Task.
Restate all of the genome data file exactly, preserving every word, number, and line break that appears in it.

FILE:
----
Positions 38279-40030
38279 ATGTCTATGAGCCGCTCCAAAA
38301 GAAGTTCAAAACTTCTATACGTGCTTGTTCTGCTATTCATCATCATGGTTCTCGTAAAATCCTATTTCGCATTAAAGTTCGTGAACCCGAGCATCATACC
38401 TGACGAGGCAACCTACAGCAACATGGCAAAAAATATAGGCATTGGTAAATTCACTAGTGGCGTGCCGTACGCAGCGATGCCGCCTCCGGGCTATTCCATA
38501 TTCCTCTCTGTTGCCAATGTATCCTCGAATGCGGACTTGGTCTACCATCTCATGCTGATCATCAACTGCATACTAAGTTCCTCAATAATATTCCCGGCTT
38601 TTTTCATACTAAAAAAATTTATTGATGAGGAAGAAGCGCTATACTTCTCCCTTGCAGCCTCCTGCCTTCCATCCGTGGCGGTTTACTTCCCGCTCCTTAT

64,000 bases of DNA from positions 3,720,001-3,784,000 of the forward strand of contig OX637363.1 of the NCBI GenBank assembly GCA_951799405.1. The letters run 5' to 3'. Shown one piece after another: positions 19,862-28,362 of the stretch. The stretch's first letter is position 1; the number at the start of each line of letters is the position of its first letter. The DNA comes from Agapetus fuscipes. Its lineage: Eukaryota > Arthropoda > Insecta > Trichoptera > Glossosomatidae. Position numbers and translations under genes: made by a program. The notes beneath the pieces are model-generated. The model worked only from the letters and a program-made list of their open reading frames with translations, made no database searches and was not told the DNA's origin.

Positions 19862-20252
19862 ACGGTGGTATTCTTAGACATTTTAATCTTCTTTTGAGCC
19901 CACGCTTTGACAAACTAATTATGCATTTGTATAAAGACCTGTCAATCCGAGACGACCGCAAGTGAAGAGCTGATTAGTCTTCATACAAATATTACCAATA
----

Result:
Positions 38279-40030
38279 ATGTCTATGAGCCGCTCCAAAA
38301 GAAGTTCAAAACTTCTATACGTGCTTGTTCTGCTATTCATCATCATGGTTCTCGTAAAATCCTATTTCGCATTAAAGTTCGTGAACCCGAGCATCATACC
38401 TGACGAGGCAACCTACAGCAACATGGCAAAAAATATAGGCATTGGTAAATTCACTAGTGGCGTGCCGTACGCAGCGATGCCGCCTCCGGGCTATTCCATA
38501 TTCCTCTCTGTTGCCAATGTATCCTCGAATGCGGACTTGGTCTACCATCTCATGCTGATCATCAACTGCATACTAAGTTCCTCAATAATATTCCCGGCTT
38601 TTTTCATACTAAAAAAATTTATTGATGAGGAAGAAGCGCTATACTTCTCCCTTGCAGCCTCCTGCCTTCCATCCGTGGCGGTTTACTTCCCGCTCCTTAT

64,000 bases of DNA from positions 3,720,001-3,784,000 of the forward strand of contig OX637363.1 of the NCBI GenBank assembly GCA_951799405.1. The letters run 5' to 3'. Shown one piece after another: positions 19,862-28,362 of the stretch. The stretch's first letter is position 1; the number at the start of each line of letters is the position of its first letter. The DNA comes from Agapetus fuscipes. Its lineage: Eukaryota > Arthropoda > Insecta > Trichoptera > Glossosomatidae. Position numbers and translations under genes: made by a program. The notes beneath the pieces are model-generated. The model worked only from the letters and a program-made list of their open reading frames with translations, made no database searches and was not told the DNA's origin.

Positions 19862-20252
19862 ACGGTGGTATTCTTAGACATTTTAATCTTCTTTTGAGCC
19901 CACGCTTTGACAAACTAATTATGCATTTGTATAAAGACCTGTCAATCCGAGACGACCGCAAGTGAAGAGCTGATTAGTCTTCATACAAATATTACCAATA